Hi Alli, I’ll echo the previous comments – great post. I’ve seen the ‘list’ syndrome when young leaders are starting out and faced with the realities that weren’t covered in the training program they went through. In counseling with them you typically hear…’but I’ve tried X, Y, and Z…..nothing is working’. That’s when you know they have a checklist mentality.
It looks so manageable on paper 🙂

Best regards,
Carl
@SparktheAction

Reply

Alli Polin November 2, 2013 at 8:01 am

It reminds me of my post-coaching certification self. I had a list of “powerful questions” and I used them. Finally I let go of the questions and traded them in for listening and curiosity. The questions, while solid we not my own.

Love your example of “I’ve tried everything!” and they probably have. It’s hard to let go of training and realize that those checklists are really guidelines and suggestions and a place to start – not finish.

Appreciate your wisdom and experience, Carl!

Many thanks!

Reply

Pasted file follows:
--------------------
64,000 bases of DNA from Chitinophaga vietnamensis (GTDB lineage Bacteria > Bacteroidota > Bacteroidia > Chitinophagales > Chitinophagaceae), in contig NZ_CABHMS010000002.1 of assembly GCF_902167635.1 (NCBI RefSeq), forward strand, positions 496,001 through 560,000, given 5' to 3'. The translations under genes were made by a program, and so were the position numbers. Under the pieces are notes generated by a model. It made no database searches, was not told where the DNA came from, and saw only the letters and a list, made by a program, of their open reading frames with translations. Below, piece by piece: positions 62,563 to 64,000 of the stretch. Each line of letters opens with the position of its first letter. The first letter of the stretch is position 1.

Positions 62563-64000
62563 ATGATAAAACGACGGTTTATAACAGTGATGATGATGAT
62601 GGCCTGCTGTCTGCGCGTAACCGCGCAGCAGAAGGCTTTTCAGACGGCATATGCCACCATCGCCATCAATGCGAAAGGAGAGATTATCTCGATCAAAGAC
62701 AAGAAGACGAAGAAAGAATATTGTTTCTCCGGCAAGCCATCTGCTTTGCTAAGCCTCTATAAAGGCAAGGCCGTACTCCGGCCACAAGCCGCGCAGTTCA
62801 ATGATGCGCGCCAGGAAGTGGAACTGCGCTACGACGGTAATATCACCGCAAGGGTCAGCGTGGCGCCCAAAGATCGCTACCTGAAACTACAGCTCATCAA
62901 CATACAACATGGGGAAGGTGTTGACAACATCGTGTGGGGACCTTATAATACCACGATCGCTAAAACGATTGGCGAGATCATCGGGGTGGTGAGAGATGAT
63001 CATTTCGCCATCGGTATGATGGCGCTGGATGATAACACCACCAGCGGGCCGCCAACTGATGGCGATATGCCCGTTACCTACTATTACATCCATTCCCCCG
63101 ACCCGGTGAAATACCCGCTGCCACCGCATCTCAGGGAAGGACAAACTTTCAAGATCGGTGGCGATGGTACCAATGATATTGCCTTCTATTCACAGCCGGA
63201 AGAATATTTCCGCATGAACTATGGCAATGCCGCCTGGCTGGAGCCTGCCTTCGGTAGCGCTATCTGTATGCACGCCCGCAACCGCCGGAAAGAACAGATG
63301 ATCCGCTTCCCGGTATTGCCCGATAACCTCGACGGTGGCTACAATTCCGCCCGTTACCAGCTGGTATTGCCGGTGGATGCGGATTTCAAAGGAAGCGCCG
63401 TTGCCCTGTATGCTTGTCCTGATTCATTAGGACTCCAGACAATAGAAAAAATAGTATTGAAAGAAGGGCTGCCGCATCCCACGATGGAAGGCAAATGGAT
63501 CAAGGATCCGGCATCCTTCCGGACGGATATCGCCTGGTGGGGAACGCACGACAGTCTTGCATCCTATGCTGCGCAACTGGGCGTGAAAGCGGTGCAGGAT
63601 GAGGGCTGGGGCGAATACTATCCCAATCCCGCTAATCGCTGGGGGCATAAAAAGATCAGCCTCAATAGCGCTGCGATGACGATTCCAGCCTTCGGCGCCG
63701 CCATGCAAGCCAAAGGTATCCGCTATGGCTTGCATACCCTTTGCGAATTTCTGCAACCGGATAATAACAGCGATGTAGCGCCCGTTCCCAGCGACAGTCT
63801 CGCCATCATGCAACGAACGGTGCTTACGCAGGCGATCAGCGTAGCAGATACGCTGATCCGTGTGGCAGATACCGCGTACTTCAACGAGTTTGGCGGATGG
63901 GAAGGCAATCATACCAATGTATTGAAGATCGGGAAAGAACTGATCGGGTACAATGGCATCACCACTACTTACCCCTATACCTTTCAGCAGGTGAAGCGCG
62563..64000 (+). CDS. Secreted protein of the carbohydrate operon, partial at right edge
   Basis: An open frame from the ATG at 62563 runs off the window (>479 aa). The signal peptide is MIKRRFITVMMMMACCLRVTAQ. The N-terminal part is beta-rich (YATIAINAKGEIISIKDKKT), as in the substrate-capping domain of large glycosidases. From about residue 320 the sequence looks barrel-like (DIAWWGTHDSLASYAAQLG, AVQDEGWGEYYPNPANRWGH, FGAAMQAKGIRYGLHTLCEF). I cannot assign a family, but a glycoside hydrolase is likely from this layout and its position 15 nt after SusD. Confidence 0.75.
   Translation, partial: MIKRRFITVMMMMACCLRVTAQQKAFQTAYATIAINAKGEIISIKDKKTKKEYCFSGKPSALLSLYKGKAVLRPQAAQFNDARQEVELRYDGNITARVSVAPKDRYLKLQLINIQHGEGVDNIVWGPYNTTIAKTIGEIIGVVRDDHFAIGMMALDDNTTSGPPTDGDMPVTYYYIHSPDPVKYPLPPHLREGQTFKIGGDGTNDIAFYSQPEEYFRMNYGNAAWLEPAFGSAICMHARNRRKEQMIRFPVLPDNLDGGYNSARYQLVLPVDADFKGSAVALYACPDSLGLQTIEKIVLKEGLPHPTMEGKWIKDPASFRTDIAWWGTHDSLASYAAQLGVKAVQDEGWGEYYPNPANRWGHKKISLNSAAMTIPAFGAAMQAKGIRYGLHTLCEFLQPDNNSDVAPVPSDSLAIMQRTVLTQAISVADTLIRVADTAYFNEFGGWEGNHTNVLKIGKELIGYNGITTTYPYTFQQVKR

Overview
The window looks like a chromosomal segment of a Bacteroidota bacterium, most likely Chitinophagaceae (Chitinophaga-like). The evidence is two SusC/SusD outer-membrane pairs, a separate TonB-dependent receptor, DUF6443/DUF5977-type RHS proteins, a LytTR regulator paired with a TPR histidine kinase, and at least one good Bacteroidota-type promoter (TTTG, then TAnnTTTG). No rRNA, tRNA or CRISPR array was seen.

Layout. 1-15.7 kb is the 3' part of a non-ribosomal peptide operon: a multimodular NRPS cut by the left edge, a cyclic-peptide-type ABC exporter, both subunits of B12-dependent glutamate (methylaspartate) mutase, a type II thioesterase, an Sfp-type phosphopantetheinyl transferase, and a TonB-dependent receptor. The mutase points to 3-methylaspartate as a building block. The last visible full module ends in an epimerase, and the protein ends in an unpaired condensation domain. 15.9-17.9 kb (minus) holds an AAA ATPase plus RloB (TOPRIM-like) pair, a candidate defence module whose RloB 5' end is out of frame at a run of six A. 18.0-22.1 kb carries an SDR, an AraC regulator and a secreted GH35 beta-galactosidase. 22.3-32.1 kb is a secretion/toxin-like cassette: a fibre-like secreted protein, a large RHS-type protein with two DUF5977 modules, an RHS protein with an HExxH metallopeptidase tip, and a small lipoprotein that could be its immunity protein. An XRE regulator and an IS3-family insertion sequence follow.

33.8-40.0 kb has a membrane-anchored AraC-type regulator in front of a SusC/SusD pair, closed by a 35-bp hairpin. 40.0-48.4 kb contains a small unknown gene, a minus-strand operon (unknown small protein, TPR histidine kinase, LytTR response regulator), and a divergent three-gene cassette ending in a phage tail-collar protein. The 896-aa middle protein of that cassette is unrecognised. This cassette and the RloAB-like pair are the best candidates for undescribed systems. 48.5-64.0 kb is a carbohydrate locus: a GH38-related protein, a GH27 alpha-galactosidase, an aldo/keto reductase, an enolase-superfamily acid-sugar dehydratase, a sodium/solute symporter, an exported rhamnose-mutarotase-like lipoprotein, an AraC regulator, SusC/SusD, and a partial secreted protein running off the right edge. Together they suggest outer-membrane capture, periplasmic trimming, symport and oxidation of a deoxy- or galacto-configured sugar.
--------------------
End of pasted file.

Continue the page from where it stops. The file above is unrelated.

Karen Jolly November 4, 2013 at 11:34 am

Beautiful point Alli – create a leadership legacy by following your gut and going deeper. Allowing yourself to be great takes courage to go beyond the comfort zone. Your example of acting was excellent as it requires letting go of what anyone else thinks and allowing yourself to be emotionally naked – all in!! Leadership, like acting, is an all-in activity. Half-ing it never works!

Thank you for this reminder, to give it our all today!

Reply

Alli Polin November 6, 2013 at 12:05 am

Karen – Leadership is absolutely an all in activity. I keep picturing leaders that straddle every issue and challenge, one foot in, one foot out. Living and leading that way is the equivalent of crying into my hands without the deeper connection or vulnerability. Love the way you put it – emotionally naked. It can be so scary and the rewards are significant if we can let ourselves make that leap.

Appreciate you, Karen!

Reply

CaBeatrice November 7, 2013 at 9:57 am

I think a lot of (traditional) leaders fear being who they are and want to project a certain image. When you pretend to be anything but yourself you lose your connection with your humanity.

Reply

Alli Polin November 10, 2013 at 3:56 am

I could not agree with you more! Pretending can put us in a box where we see ourselves as better than others, or more deserving. … our humanity demands that we realize that we truly are equals.

A sincere thanks for your comment and insight!

Reply

Leave a Comment

{ 1 trackback }